He appeared just seconds after it happened. The knot of anxiety still held in my throat and all I wanted to do was turn back to them and scream, “Wankers!” I pulled my coat tighter and felt stupid, like I’d brought it upon myself. Like the unprovoked attack had something to do with the way I looked; the way I walked; the way I was. Like I was broken and they could see it.
I was trying to remember what language it was that had a word for that feeling; when you spend the next indefinite amount of time thinking of things you wished you’d said. I was thinking all these things, which is why he took me by surprise.
It was really bright. Bright enough that he appeared bleached and half his wayward quiff disappeared as the sunlight rushed through it. He said something quite laddish, like “You alright, love,” or “You ‘right, darling,” and I thought this was going to go all wrong as well. Then he used the exact word I had wanted to; the one still floating around at the back of my mind.
“Wankers, aren’t they!”
Just like that. Outright! I smiled slightly and said that I thought so and he grinned a big, broad grin that made his eyes wrinkle. I guessed that he must be a little older than me. Maybe not much, twenty-four or twenty-five. It seemed like he was pleased with my response. He said something about seeing it less and less, which was good, but that it made his blood boil. He pushed his hands into the fur-lined pockets of his flight jacket. He just walked next to me and it seemed fine.
He said that he didn’t know if he should say something. He felt like rushing in might seem just as chauvinistic. Then he paused, waiting for my response. He carried on awkwardly when I didn’t say anything. He said he didn’t want to upset me and said he could leave. He said it’s an easy thing to do on a street, and chuckled. I smiled and just said, “No.” There was a breath and a beat as we carried on walking.
He said that he didn’t want to interfere, but that it made his skin crawl and he couldn’t help it. He said he was glad I wasn’t angry, though he used the term pissed and for a second I thought he meant drunk. I said that I couldn’t be pissed at someone for being kind and, as I said it, he smiled like he couldn’t hold it back. I liked that humility wasn’t his strong point.
His trainers squeaked slightly with each step. I wouldn’t have noticed, but in the silence he kept looking down at them. He gave them that look that people give babies who cry at inappropriate times, in restaurants or at weddings. The leaves on the street were turning orange. His thick tan coat hung open, underneath all he wore was a white vest. He was really skinny; all jacket and black skinny jeans, down to his squeaky trainers.
My Mum would have called him a Teddy boy. In life she’d have probably told me that reference was wrong, but in my memory of her that is what she would have said.
“Be careful, darling,” she’d say. “Those ones will break your heart.”
All the same I trusted him. He seemed genuine, unlike those prick builders. The wolf-whistles still echoed in my head, but the list of profanities was slipping away; replaced by what to say in his company.
We weren’t talking then, just walking side by side. We were locked together in a stationary way; like it was the tarmac moving toward us, not us moving forward. I felt he could hear my mind ticking and he jumped in with an anger I couldn’t get out.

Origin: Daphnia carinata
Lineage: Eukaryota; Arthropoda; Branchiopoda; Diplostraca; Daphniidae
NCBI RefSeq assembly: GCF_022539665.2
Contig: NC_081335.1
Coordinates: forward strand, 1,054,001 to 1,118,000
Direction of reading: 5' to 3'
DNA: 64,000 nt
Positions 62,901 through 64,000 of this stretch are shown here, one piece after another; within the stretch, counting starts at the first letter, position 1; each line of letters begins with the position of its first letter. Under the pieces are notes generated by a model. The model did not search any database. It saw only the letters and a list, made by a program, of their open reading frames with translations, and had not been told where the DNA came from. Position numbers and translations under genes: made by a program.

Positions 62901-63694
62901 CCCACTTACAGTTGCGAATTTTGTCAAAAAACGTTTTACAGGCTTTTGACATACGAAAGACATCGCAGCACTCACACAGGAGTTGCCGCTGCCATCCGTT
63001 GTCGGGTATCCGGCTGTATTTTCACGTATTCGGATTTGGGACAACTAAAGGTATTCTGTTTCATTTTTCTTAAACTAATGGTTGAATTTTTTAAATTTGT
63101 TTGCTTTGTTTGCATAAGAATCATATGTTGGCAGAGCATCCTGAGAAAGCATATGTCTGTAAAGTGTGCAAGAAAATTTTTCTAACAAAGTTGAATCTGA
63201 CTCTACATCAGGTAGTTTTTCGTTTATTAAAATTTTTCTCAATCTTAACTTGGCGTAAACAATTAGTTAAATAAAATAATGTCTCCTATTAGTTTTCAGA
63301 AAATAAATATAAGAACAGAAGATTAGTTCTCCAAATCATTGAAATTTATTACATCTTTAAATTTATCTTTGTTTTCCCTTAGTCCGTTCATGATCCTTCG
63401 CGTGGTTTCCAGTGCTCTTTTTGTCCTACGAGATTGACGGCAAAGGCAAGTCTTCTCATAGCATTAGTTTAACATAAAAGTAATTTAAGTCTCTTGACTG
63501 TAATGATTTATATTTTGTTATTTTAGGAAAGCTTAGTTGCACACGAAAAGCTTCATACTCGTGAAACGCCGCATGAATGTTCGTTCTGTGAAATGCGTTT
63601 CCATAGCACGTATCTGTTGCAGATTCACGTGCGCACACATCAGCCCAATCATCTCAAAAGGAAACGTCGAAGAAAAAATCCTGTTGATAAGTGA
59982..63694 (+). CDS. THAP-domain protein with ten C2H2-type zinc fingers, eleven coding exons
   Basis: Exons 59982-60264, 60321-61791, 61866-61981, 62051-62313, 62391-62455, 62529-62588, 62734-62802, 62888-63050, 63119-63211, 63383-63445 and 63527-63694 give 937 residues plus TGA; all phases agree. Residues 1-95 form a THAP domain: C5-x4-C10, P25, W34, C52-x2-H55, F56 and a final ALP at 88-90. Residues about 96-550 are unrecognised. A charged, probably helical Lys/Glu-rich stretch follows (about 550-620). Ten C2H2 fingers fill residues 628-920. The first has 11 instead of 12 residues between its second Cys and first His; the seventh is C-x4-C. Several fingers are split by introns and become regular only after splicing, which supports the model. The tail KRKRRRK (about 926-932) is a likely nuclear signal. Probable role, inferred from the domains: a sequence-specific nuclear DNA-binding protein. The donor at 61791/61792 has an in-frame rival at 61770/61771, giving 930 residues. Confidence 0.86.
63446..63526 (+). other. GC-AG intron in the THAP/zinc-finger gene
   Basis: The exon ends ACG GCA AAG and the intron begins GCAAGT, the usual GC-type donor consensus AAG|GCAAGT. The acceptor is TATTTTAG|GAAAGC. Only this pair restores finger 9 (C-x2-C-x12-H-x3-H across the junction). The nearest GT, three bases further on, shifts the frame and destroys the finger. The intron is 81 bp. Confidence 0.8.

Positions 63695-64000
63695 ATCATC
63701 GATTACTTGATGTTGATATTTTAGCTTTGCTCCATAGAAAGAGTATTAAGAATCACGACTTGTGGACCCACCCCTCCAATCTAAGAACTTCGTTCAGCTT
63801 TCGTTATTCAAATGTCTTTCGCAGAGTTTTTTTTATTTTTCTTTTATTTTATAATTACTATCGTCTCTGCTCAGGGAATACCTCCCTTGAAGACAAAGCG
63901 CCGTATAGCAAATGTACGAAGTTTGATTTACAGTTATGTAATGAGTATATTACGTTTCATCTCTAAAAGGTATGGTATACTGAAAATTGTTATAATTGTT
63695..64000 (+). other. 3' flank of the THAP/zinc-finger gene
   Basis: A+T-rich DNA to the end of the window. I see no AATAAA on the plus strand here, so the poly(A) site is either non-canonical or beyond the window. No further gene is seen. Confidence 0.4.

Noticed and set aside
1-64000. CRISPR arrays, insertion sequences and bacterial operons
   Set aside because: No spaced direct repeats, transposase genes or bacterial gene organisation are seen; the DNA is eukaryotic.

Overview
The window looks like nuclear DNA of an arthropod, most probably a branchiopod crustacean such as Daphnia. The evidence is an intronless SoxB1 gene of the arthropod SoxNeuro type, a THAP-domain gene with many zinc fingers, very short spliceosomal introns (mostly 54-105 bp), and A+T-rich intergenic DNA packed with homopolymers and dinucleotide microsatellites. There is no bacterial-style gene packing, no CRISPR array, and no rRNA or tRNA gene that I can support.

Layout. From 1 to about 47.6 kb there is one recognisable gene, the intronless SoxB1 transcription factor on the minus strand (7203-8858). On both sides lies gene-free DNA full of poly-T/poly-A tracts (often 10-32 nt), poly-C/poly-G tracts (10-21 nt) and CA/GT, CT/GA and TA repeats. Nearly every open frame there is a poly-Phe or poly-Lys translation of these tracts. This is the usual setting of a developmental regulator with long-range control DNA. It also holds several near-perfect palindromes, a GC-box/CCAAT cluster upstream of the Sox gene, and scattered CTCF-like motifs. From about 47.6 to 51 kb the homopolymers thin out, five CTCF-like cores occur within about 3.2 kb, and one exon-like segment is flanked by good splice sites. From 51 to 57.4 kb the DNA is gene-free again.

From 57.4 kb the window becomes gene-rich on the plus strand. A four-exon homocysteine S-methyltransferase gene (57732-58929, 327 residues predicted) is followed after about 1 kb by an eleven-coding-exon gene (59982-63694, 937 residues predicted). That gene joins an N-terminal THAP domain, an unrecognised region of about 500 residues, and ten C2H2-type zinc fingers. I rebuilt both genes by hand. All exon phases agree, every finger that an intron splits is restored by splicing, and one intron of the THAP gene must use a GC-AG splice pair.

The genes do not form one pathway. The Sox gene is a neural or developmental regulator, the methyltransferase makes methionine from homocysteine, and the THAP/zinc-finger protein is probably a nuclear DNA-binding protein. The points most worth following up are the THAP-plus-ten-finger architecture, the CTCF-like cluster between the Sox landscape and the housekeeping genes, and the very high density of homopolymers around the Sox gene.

“I hate these past-it pricks who think they can just shout whatever they like, up on the roof where no one can touch them.”
Before he could continue I said I didn’t want to talk about it. He just said, “Oh,” and his shoulders dropped like he’d done something wrong. Then he went to cross the street to give me space. I put my hand out.
“Sorry,” I said. “Not like that. Can we talk about something else, that’s all.”
There was silence and eventually he said “Like what,” and I laughed and he laughed and when we stopped laughing we still didn’t know.
“I’m Keith,” he said.
I said that he didn’t look like a Keith and he said I could call him whatever I liked. I thought for a second, smiled at my Teddy boy analogy and said that I’d call him Ted. He grinned and laughed; even though I hadn’t let him in on the joke.
“It’s getting nippy out here,” he said, looking at the sky.
“It is, Ted,” I replied.
He grinned and ran his hand through his hair. He said something funny. Something about the weather comment being his best idea for a conversation and I’d killed it. I apologised, unconvincingly.
Then it was upon us, the end of the road. He looked left and said, “I’m this way.”
I looked right and wondered if I should follow. He interrupted my thoughts, like he’d heard.
“You that way?”
I nodded and he just smiled and walked away, backwards. I felt the distance between us growing as he laughed and said, “Different roads.”
I tried to agree, but he’d already gone.
That was months ago and the memory has faded. I’ve walked that road a hundred times. To and from work I dash, dream or linger.
On Monday I took a different road, fuelled by the need for caffeine. Juggling a leaking cardboard cup and a newspaper, my muttered swearing was met by laughter.
“You just aren’t the lucky sort, are you?” said Ted.
Personally, I disagree.
Ben Warden first fell in love with storytelling during his degree in Film, Television and Radio, where he had the opportunity to take a single module in script-writing. Ben has been storytelling ever since. His first book, Life Without, was published in November 2012.